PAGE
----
While the Bastard Sons of Johnny Cash still haven't summoned up the swagger or the attitude to live up to their name, their third album, Mile Markers, does find them finally living up to the promise of their first two albums, which made this band sound like it had plenty of talent but not much to say. Lead Bastard Mark Stuart (who apparently is the band's only constant these days) has sharpened up his songwriting since 2002's Distance Between, and "Borderline of the Heart" and "California Sky" are both lyrically and musically evocative in a way his earlier work never quite managed, and his vocals conjure up the dry, dusty atmosphere of the Western plains with an easy but honest skill. Stuart also has a solid band onboard for these sessions, featuring the masterful Greg Leisz on steel guitar and Taras Prodaniuk on bass, and the performances cook with a muscular authority. And if this music is more straight country than rock these days, it's honest country that neither plays its influences for laughs or is reaching for a fake sense of roots -- Stuart is maturing into a strong songwriter with plenty of heart and soul, and that's what makes Mile Markers connect where the Bastard Sons' first two albums were near misses. There still ain't no way I'd call this band the Bastard Sons of Johnny Cash, but on Mile Markers they could be the Younger Brothers of Robert Earl Keen, and that's big improvement over where they'd been.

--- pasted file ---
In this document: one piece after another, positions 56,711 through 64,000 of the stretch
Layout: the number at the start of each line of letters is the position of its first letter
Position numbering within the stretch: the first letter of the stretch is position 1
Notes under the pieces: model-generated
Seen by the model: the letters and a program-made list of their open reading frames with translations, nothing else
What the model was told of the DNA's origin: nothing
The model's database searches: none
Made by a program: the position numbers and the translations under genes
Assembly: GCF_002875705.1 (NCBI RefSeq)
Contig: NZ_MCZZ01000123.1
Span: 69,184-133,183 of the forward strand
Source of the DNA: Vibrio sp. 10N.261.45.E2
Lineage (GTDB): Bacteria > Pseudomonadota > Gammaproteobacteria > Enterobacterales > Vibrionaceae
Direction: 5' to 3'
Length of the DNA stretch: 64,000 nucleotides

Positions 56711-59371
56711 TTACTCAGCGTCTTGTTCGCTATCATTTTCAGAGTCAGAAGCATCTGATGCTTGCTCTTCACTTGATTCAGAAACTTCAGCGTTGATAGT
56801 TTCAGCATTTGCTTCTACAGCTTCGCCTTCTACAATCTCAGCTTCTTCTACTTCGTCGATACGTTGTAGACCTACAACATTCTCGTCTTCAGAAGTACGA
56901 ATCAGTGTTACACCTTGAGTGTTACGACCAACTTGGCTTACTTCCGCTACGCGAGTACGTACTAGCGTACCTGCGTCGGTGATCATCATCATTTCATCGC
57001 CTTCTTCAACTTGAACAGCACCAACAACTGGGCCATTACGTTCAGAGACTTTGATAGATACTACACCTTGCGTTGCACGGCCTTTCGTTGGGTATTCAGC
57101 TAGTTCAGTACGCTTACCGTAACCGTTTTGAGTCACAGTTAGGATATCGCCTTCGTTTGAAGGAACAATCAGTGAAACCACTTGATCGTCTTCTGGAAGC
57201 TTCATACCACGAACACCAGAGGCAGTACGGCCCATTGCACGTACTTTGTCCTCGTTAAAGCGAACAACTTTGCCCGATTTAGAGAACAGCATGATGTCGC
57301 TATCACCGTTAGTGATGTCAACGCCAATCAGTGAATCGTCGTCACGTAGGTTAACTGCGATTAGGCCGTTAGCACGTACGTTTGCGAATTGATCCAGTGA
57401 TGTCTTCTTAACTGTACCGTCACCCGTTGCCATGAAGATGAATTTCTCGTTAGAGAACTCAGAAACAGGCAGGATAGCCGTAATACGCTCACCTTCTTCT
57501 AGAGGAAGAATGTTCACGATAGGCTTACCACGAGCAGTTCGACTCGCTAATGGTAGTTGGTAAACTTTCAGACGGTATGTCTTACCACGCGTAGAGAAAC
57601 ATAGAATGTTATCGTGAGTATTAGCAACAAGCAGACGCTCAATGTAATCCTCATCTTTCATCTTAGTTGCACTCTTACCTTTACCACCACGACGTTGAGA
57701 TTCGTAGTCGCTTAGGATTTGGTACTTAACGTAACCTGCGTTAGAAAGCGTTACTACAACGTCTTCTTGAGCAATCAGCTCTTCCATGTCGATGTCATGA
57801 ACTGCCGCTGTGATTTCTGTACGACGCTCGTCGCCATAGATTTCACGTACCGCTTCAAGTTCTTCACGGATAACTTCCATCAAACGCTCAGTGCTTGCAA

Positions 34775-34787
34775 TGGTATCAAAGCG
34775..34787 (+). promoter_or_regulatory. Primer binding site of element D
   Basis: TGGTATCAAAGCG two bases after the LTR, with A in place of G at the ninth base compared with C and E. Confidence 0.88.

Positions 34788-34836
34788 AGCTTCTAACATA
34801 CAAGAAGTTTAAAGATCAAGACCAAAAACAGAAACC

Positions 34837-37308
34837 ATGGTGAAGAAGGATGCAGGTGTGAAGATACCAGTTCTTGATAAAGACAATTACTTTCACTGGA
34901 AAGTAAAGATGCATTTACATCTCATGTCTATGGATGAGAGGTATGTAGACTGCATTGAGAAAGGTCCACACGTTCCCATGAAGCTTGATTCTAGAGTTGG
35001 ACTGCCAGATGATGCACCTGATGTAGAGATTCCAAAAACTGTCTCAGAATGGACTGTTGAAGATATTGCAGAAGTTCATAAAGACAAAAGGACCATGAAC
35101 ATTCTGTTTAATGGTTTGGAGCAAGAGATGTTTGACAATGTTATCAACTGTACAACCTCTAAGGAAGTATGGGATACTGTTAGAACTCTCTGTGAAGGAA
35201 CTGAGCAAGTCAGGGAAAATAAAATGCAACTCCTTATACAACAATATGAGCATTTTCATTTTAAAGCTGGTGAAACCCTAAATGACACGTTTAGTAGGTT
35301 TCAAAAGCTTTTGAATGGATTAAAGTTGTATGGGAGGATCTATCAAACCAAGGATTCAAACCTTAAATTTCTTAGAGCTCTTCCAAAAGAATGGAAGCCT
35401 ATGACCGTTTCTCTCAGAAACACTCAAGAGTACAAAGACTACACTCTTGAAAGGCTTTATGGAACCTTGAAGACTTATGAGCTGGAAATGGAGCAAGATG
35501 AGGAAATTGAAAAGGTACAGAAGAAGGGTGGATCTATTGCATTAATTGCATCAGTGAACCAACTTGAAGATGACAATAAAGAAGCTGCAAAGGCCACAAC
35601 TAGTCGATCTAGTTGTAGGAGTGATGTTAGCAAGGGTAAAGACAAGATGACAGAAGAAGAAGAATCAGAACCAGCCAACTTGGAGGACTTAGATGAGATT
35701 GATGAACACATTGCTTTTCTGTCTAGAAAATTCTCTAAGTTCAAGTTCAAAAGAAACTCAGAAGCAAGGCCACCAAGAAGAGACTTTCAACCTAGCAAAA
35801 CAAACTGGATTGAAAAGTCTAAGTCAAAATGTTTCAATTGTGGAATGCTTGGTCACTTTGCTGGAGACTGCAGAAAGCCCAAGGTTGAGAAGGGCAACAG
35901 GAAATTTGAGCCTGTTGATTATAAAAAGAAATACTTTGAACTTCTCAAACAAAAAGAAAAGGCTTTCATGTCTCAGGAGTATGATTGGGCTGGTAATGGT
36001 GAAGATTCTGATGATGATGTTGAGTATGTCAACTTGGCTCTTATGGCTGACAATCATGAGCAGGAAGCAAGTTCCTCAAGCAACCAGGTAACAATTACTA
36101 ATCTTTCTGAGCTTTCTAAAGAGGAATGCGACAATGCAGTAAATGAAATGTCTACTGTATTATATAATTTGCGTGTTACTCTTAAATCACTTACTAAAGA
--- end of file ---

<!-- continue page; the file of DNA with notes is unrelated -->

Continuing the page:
AllMusic Review by Mark Deming